- Gregory Ellwood
Leave it to the Brits to compile a list of the best American films of all-time. BBC Culture has published a list of what it calls "The 100 Greatest American Films", as selected by 62 international film critics in order to "get a global perspective on American film." As BBC Culture notes, the critics polled represent a combination of broadcasters, book authors and reviewers at various newspapers and magazines across the world. As for what makes an American filmc "Any movie that received funding from a U.S. source," BBC Culture's publication states, which is to say the terminology was quite loose, but the list contains a majority of the staples you'd expect to see. Citizen Kane -- what elsec -- comes in at #1, and in typical fashion The Godfather follows at #2. Vertigo, which in 2012 topped Sight & Sound's list of the greatest films of all-time, comes in at #3 on BBC Culture's list. »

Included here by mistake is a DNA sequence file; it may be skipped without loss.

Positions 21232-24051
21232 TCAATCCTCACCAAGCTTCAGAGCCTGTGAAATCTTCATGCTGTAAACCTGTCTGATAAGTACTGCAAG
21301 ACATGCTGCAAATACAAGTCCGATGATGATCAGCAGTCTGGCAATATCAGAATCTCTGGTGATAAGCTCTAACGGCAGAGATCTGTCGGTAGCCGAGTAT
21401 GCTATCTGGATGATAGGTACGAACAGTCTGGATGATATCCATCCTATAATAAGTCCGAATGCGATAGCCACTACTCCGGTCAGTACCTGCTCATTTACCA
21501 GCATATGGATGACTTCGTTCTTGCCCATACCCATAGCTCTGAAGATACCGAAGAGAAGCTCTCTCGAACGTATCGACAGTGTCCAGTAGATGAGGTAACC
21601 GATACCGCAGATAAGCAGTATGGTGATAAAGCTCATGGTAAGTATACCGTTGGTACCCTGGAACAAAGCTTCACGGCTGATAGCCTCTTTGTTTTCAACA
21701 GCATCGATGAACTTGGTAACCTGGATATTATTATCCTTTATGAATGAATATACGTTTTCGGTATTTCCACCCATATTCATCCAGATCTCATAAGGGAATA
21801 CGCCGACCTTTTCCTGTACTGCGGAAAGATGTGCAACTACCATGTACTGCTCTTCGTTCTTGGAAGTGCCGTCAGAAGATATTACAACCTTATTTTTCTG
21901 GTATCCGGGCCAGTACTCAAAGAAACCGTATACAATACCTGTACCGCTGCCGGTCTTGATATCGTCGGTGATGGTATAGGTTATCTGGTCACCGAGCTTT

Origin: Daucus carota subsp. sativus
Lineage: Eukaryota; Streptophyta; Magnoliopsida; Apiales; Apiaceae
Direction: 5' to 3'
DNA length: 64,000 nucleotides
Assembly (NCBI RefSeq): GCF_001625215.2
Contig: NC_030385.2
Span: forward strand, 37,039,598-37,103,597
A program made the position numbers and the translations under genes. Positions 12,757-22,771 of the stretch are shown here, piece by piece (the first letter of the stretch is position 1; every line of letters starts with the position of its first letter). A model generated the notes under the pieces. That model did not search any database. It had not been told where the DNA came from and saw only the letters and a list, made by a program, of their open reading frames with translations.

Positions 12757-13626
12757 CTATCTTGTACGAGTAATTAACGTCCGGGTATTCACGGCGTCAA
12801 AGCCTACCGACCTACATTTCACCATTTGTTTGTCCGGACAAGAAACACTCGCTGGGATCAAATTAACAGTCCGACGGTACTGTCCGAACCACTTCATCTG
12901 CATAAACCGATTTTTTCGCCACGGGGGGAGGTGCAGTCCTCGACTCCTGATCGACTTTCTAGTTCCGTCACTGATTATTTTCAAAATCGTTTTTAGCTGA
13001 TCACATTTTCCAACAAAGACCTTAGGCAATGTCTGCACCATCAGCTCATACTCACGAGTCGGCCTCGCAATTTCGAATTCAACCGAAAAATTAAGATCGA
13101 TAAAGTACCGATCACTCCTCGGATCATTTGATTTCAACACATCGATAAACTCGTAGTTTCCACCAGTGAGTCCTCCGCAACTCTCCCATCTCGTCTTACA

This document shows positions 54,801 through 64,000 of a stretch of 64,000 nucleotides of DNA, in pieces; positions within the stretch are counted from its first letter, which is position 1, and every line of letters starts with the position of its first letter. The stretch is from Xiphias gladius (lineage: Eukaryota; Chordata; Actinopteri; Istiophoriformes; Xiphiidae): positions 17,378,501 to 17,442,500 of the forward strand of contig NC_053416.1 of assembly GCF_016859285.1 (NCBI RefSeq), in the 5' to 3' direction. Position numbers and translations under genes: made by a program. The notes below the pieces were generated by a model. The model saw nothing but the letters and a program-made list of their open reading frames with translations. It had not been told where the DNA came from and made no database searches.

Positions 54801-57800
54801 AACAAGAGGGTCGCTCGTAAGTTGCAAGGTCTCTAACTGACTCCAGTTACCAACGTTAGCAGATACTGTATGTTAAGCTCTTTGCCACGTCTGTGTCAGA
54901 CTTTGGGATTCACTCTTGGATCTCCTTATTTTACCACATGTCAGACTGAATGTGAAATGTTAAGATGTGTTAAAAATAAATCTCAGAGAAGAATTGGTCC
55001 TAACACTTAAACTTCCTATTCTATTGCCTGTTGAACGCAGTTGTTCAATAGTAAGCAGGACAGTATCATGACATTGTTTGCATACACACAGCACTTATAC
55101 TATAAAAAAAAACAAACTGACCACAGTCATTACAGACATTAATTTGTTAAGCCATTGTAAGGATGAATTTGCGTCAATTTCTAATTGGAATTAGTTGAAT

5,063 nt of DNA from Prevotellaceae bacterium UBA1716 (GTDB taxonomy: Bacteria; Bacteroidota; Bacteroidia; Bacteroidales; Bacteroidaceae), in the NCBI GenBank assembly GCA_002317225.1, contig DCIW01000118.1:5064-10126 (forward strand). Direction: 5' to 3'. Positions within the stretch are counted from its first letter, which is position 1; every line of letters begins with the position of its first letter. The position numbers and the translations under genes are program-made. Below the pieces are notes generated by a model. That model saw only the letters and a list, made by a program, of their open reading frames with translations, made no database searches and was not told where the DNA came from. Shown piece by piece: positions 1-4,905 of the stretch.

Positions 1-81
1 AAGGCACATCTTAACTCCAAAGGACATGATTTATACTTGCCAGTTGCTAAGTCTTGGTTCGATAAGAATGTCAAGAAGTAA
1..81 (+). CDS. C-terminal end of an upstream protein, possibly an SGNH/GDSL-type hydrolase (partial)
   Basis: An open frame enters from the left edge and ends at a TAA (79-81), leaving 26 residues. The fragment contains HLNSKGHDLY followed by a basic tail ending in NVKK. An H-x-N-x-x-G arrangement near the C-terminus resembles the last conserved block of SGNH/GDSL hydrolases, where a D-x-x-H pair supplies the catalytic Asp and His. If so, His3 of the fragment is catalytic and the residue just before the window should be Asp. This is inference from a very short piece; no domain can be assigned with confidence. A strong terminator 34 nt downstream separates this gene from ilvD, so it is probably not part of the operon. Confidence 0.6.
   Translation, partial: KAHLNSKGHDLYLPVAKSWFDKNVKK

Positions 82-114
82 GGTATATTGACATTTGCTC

- Jordan Benesh
Every now and then a major publication or news organisation comes up with a top fifty or one hundred films of all time list - a list which always stirs up debate, discussion and often interesting arguments about the justifications of the list's inclusions, ordering and notable exclusions.
Today it's the turn of BBC Culture who consulted sixty-two international film critics including print reviews, bloggers, broadcasters and film academics to come up with what they consider the one-hundred greatest American films of all time. To qualify, the film had to be made by a U.S. studio or mostly funded by American money.
Usually when a list of this type is done it is by institutes or publications within the United States asking American critics their favourites. This time it's non-American critics born outside the culture what they think are the best representations of that culture. Specifically they were asked »
- Garth Franklin